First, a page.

Quantum Tornados Formed By Spinning Ultra-Cold Atoms

Reseachers observed sodium atoms breaking up into crystal particles that resemble tornado-like structures after entering a quantum state. Mukherjee et al, Nature, 2022

MIT Physicists Formed Quantum Tornados by Spinning Ultra-Cold Atoms

by Elizabeth Gamillo/Smithsonianmag.com

MIT researchers have now observed peculiar and eerie quantum mechanics in a twirling, fluid column of ultra-cold sodium atoms, Science Alert’s Tessa Koumoundouros reports. As the particles shifted from being influenced by classical physics to quantum physics, the particles were observed spinning in a tornado-like structure.

The study, published this month in Nature, is the first direct documentation of the evolution of a rapidly-rotating quantum gas, Jennifer Chu explains in an MIT statement. MIT physicist Martin Zwierlein explains it is sort of similar to the way Earth’s rotation spins up weather patterns.“The Coriolis effect that explains Earth’s rotational effect is similar to the Lorentz force that explains how charged particles behave in a magnetic field,” Zwierlein says in a statement. “Even in classical physics, this gives rise to intriguing pattern formation, like clouds wrapping around the Earth in beautiful spiral motions. And now we can study this in the quantum world.”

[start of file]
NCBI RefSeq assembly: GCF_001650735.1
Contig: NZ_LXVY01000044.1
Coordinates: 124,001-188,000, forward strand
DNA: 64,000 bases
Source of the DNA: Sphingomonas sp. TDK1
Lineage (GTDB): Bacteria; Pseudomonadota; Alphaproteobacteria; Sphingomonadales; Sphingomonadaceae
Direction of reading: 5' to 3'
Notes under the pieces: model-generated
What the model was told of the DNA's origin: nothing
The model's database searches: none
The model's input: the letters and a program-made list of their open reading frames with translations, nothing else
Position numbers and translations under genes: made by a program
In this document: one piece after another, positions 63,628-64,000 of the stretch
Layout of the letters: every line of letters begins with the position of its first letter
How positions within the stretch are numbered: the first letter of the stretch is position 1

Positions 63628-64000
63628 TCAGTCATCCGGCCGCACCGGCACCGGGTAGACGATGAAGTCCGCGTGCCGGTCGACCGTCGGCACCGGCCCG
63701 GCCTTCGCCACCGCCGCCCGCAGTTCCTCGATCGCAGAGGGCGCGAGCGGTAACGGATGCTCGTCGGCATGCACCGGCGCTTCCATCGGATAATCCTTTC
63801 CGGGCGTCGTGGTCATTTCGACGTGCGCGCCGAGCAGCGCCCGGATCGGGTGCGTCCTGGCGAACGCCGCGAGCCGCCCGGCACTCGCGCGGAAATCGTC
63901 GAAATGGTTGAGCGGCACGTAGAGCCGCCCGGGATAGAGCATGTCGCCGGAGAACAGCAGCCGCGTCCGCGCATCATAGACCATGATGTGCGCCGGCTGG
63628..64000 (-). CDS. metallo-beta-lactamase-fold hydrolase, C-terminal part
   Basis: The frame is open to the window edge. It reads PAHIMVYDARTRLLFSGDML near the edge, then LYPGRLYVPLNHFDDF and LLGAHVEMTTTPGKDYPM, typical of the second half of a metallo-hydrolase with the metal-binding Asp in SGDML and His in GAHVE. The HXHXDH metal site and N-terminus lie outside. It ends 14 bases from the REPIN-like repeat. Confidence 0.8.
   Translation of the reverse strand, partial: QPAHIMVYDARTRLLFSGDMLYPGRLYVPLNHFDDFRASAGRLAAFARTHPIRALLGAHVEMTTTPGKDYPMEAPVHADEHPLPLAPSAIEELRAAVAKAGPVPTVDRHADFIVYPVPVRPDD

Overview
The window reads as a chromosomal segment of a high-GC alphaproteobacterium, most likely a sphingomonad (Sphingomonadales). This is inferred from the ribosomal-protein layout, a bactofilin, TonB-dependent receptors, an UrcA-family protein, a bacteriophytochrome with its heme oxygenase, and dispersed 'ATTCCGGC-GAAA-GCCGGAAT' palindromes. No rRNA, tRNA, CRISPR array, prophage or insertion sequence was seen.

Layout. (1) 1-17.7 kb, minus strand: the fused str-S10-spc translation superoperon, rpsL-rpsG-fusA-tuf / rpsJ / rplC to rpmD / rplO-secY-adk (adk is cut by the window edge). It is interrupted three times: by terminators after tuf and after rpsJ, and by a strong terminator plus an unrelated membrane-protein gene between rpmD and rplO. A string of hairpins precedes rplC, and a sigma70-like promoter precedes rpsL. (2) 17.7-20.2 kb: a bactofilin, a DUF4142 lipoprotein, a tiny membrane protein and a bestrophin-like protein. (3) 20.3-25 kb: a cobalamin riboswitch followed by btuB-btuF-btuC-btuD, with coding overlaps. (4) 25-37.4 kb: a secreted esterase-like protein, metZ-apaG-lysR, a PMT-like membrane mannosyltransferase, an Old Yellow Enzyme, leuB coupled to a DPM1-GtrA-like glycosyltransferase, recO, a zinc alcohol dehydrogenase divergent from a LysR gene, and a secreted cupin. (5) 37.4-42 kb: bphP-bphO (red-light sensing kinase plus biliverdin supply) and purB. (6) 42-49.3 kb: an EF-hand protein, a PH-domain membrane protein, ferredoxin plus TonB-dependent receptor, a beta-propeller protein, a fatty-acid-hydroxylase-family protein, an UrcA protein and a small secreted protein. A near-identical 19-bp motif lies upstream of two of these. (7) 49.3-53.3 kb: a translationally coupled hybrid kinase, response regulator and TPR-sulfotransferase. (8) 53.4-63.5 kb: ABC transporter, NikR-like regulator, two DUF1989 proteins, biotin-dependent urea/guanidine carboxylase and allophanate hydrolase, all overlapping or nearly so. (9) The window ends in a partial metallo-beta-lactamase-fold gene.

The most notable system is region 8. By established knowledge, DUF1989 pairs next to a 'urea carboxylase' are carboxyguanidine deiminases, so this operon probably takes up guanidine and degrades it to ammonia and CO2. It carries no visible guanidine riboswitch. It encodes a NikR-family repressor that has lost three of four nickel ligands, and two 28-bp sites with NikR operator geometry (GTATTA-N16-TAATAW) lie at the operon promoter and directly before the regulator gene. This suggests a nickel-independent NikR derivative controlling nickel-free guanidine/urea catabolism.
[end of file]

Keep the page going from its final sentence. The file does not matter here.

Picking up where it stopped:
On a quantum level, atoms behave differently because their interactions with each other hold more influence and power than the energy of their movements, per Science AlertRead More:


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